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Comparative susceptibility of Bemisia tabaci to imidacloprid in field- and laboratory-based bioassays

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Abstract

BACKGROUND

Bemisia tabaci biotype B is a resistance-prone pest of protected and open agriculture. Systemic uptake bioassays used in resistance monitoring programs have provided important information on susceptibility to neonicotinoid insecticides, but have remained decoupled from field performance. Simultaneous bioassays conducted in field and laboratory settings were compared and related to concentrations of imidacloprid in plant tissue for clearer interpretation of resistance monitoring data.

RESULTS

Mean mortalities of adult whiteflies confined on cantaloupe leaves field-treated with three rates of imidacloprid did not exceed 40% in two trials. In contrast, laboratory bioassays conducted on different subsets of the same whitefly populations yielded concentration–response curves suggestive of susceptibility to imidacloprid in five populations (LC50 values from 1.02 to 6.4) relative to a sixth population (LC50 = 13.8). In the field, densities of eggs and nymphs were significantly lower on the imidacloprid-treated cantaloupes compared with the untreated control, but the margin of control was greater in 2006 than in 2007. The potential impact of imidacloprid on whitefly eggs was explored in a greenhouse test that showed egg mortality occurring in both early (one-day-old) and late (three-day-old) eggs on cotton leaves systemically treated with imidacloprid. Quantification of imidacloprid residues in cotton leaves used routinely in systemic uptake bioassays revealed concentrations that greatly exceeded concentrations found in the field-treated cantaloupe leaves, at least at the three highest solution concentrations used for uptake.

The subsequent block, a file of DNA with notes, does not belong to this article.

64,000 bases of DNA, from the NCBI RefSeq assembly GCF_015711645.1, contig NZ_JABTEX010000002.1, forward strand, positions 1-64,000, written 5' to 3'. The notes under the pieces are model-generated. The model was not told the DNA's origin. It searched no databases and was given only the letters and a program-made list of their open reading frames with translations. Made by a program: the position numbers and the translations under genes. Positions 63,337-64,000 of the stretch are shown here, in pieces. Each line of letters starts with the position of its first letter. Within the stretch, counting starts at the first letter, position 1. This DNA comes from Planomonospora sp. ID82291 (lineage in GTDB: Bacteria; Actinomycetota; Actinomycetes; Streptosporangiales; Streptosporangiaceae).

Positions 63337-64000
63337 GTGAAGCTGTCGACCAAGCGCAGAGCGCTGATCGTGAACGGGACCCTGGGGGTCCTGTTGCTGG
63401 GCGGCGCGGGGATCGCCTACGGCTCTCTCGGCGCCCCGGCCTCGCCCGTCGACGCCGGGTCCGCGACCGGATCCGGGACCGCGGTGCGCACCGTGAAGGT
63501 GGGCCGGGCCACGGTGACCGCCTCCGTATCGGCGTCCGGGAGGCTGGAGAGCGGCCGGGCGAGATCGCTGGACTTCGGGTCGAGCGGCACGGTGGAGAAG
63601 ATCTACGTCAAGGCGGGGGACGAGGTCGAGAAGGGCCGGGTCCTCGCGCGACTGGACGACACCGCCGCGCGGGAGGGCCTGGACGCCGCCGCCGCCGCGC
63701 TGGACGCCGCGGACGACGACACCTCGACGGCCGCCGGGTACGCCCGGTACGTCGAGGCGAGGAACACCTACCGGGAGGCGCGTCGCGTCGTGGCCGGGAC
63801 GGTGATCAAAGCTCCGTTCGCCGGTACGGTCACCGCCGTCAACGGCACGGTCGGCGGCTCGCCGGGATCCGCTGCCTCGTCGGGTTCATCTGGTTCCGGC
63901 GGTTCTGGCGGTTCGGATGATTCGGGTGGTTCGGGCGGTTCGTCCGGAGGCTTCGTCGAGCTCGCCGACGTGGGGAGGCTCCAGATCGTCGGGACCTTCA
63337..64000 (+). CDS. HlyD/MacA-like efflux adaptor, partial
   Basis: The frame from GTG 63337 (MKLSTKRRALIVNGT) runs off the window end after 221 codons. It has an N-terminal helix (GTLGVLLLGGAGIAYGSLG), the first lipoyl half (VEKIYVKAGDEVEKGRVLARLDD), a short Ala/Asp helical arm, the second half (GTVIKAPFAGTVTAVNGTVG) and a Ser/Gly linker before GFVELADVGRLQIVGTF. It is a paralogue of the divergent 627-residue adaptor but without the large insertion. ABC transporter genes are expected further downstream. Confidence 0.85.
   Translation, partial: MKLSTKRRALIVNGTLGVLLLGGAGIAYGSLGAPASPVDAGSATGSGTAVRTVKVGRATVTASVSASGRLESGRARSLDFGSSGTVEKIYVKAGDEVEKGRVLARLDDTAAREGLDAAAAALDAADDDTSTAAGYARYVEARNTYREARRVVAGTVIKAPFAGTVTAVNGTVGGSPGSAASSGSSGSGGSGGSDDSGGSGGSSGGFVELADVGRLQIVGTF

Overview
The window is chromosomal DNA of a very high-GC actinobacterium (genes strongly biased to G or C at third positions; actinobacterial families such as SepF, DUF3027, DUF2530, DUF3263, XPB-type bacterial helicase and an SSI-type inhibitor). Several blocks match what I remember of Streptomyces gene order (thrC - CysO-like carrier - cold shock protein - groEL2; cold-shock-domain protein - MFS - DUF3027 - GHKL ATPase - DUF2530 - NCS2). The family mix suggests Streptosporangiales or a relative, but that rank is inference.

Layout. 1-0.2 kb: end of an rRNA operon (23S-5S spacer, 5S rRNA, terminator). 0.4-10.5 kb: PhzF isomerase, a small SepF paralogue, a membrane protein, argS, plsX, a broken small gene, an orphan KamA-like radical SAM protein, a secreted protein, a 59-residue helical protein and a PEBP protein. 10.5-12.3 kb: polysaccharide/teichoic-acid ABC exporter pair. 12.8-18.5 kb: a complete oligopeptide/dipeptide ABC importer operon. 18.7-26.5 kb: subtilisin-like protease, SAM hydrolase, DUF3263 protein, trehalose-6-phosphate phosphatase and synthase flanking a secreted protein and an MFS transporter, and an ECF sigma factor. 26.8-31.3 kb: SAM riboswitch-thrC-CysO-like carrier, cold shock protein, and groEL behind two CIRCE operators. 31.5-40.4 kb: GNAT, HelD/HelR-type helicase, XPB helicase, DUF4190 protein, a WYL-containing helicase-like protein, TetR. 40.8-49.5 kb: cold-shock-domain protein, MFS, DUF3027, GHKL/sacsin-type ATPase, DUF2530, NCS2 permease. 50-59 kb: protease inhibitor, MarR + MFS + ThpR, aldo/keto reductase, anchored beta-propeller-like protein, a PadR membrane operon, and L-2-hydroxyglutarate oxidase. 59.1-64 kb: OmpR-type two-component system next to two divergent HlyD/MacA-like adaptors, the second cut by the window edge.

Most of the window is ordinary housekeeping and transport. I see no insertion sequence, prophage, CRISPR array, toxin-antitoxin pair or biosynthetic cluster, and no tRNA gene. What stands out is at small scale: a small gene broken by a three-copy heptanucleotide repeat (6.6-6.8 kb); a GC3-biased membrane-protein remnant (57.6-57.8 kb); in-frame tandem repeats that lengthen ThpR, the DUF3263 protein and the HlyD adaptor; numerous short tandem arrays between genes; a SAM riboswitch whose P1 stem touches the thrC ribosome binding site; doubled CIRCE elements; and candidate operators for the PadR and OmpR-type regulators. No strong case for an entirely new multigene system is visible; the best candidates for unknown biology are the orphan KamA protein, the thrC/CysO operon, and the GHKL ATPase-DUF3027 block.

CONCLUSION

Systemic uptake bioassays have been widely used for monitoring B. tabaci resistance to imidacloprid, but without knowledge of imidacloprid concentrations that occur in test leaves relative to field concentrations. Higher mortality observed in systemic uptake bioassays relative to field-treated cantaloupes in this study suggests that field rates of imidacloprid are only partially effective against B. tabaci adults, in contrast to systemic uptake bioassays that showed susceptibility to imidacloprid. The discrepancy between field- and laboratory-based mortalities is probably due to extraordinarily high concentrations of imidacloprid that can occur in leaves of systemic uptake bioassays, potentially skewing perception of susceptibility to imidacloprid. Published 2013. This article is a U.S. Government work and is in the public domain in the USA

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